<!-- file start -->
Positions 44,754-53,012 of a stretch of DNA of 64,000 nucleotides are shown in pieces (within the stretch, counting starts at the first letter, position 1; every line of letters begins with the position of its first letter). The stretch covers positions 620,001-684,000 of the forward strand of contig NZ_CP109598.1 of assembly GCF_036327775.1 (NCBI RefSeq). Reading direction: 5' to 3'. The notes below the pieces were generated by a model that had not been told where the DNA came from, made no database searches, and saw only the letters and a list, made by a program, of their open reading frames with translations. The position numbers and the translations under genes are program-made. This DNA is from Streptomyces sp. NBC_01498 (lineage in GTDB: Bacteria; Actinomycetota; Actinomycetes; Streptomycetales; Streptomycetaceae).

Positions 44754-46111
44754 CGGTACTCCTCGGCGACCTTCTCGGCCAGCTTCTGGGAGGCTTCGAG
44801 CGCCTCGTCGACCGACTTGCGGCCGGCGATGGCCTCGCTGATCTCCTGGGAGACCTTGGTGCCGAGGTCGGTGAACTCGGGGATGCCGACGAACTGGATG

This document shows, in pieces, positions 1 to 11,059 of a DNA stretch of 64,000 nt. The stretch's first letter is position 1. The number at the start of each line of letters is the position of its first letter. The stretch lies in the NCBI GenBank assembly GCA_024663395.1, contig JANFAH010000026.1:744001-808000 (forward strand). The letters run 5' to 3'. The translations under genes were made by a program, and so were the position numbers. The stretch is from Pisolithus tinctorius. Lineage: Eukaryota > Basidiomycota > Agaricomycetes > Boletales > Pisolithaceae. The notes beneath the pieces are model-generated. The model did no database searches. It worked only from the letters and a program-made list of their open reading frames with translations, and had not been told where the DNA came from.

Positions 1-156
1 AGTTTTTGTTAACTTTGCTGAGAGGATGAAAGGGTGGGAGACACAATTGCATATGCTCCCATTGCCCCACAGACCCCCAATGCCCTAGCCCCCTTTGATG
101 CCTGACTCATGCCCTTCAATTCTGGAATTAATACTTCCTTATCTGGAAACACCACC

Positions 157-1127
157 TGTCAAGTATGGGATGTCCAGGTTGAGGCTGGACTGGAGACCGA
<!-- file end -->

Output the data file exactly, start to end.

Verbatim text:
Positions 44,754-53,012 of a stretch of DNA of 64,000 nucleotides are shown in pieces (within the stretch, counting starts at the first letter, position 1; every line of letters begins with the position of its first letter). The stretch covers positions 620,001-684,000 of the forward strand of contig NZ_CP109598.1 of assembly GCF_036327775.1 (NCBI RefSeq). Reading direction: 5' to 3'. The notes below the pieces were generated by a model that had not been told where the DNA came from, made no database searches, and saw only the letters and a list, made by a program, of their open reading frames with translations. The position numbers and the translations under genes are program-made. This DNA is from Streptomyces sp. NBC_01498 (lineage in GTDB: Bacteria; Actinomycetota; Actinomycetes; Streptomycetales; Streptomycetaceae).

Positions 44754-46111
44754 CGGTACTCCTCGGCGACCTTCTCGGCCAGCTTCTGGGAGGCTTCGAG
44801 CGCCTCGTCGACCGACTTGCGGCCGGCGATGGCCTCGCTGATCTCCTGGGAGACCTTGGTGCCGAGGTCGGTGAACTCGGGGATGCCGACGAACTGGATG

This document shows, in pieces, positions 1 to 11,059 of a DNA stretch of 64,000 nt. The stretch's first letter is position 1. The number at the start of each line of letters is the position of its first letter. The stretch lies in the NCBI GenBank assembly GCA_024663395.1, contig JANFAH010000026.1:744001-808000 (forward strand). The letters run 5' to 3'. The translations under genes were made by a program, and so were the position numbers. The stretch is from Pisolithus tinctorius. Lineage: Eukaryota > Basidiomycota > Agaricomycetes > Boletales > Pisolithaceae. The notes beneath the pieces are model-generated. The model did no database searches. It worked only from the letters and a program-made list of their open reading frames with translations, and had not been told where the DNA came from.

Positions 1-156
1 AGTTTTTGTTAACTTTGCTGAGAGGATGAAAGGGTGGGAGACACAATTGCATATGCTCCCATTGCCCCACAGACCCCCAATGCCCTAGCCCCCTTTGATG
101 CCTGACTCATGCCCTTCAATTCTGGAATTAATACTTCCTTATCTGGAAACACCACC

Positions 157-1127
157 TGTCAAGTATGGGATGTCCAGGTTGAGGCTGGACTGGAGACCGA